All the books and reference I have read say that the view vector is calculated by subtracting the point where eye is at, from the point where we want to calculate light. But since, eye is at (0, 0, 0) the view vector would be just the negative of the point where eye is at? Is my understanding correct?

  • $\begingroup$ If the eye is at the origin then the view vector is the negative position (usually also normalized to have length 1) $\endgroup$ Feb 23, 2018 at 6:47

2 Answers 2



While the basic principle of vector calculation below is correct, as Sebastián Mestre pointed out, in lighting you would use the vector from the lighted fragment to the eye position. Therefore, you would in fact use $v = -(point - eye) = eye - point = -point$, so you were actually correct in your "negative" assumption. Still (what might have been more a typo than a misunderstanding), it is the negative position of the lighted fragment, rather than the negative eye (which would still be the origin).

As Sebastián also said in a comment to you, you would usually normalize the view vector after you have calculated it. Sebastián is the MVP.

Calculating a vector $v$ from point $A$ to point $B$ is subtracting the values of $B$ from $A$:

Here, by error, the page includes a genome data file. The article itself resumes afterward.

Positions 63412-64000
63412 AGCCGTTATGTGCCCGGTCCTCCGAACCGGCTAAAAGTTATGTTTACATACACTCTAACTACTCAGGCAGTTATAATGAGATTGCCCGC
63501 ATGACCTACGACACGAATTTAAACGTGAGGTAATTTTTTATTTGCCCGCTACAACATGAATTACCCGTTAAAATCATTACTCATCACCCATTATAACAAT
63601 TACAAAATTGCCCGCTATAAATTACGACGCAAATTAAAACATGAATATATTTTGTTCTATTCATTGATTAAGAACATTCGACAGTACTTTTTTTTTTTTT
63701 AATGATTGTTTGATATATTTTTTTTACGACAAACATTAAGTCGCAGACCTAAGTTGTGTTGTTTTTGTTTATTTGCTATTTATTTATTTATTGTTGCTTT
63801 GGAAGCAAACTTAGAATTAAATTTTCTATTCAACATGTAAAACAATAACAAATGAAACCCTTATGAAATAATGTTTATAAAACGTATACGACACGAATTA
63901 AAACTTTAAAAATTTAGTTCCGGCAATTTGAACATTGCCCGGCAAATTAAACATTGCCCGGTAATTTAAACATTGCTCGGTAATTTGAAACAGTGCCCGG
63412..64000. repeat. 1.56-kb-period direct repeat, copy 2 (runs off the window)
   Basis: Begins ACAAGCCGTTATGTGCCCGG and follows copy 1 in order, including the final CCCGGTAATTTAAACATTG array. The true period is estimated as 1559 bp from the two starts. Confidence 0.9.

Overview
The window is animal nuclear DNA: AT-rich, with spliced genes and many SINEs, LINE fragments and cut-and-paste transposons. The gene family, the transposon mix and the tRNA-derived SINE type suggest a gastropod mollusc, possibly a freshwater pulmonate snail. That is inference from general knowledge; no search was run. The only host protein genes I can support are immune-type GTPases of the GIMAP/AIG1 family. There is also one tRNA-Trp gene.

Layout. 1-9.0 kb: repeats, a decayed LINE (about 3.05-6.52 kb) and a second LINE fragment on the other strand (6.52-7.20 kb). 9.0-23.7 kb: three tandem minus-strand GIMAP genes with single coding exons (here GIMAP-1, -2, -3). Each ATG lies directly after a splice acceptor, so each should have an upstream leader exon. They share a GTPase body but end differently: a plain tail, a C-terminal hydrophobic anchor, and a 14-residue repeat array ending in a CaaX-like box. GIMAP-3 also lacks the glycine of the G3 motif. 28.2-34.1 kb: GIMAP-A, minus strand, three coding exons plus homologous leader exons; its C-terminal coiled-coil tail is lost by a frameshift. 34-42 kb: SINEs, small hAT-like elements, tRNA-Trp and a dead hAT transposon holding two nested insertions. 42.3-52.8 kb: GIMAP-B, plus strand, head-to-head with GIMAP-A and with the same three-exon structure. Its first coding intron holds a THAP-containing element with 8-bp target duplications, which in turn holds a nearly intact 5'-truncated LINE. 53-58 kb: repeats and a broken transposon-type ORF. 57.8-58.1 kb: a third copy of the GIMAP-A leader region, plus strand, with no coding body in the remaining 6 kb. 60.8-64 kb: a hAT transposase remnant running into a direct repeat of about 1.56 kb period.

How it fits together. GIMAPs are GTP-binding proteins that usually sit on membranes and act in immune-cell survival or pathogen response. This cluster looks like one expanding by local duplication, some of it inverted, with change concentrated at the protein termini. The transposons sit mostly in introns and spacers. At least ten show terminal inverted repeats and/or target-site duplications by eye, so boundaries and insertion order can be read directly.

$v = \left(\begin{array}{c}x\\y\\z\end{array}\right) = B - A = \left(\begin{array}{c}b_x - a_x\\b_y-a_y\\b_z-a_z\end{array}\right)$

So in your case, you need to subtract the $eye$ point from the point you're calculating light ($pos$) for:

$ v = point -eye $

Your $eye$ is the origin, so remaining is only the $point$. Therefore: no, it is not the negative position of the lighted point, but the positive position.

  • $\begingroup$ It is very common (specially in more advanced brdfs) to use the vector that points from the shaded fragment to the eye as the view vector instead. It would be good if you mentioned this in your answer. $\endgroup$ Feb 23, 2018 at 7:01
  • $\begingroup$ you are right, i'll add it $\endgroup$
    – Tare
    Feb 23, 2018 at 7:11

It's correct as far as it goes, but there's more. The view vector goes from the shading point to the eye point, but it's normalized (divided by its length so that it has length 1). So if you're shading $p$ and the eye is at the origin, the view vector is $\tfrac{-p}{|-p|}$.

It's not always this simple, because the "eye" isn't always at the origin. In a scanline rasteriser, you use the view transform to move things to the origin, because that's the only way to make the projection work - but not in a ray-tracer. The camera can be anywhere in a ray-tracer, and when you trace secondary rays (for reflections, refractions, or some other effects), it's definitely not in the same place as the camera.

In the case you're working on right now, it sounds like you can just normalize $-p$, but you need to remember that it's really the direction from the shading point to the eye point, so that you can do the right thing when the eye point isn't the origin.


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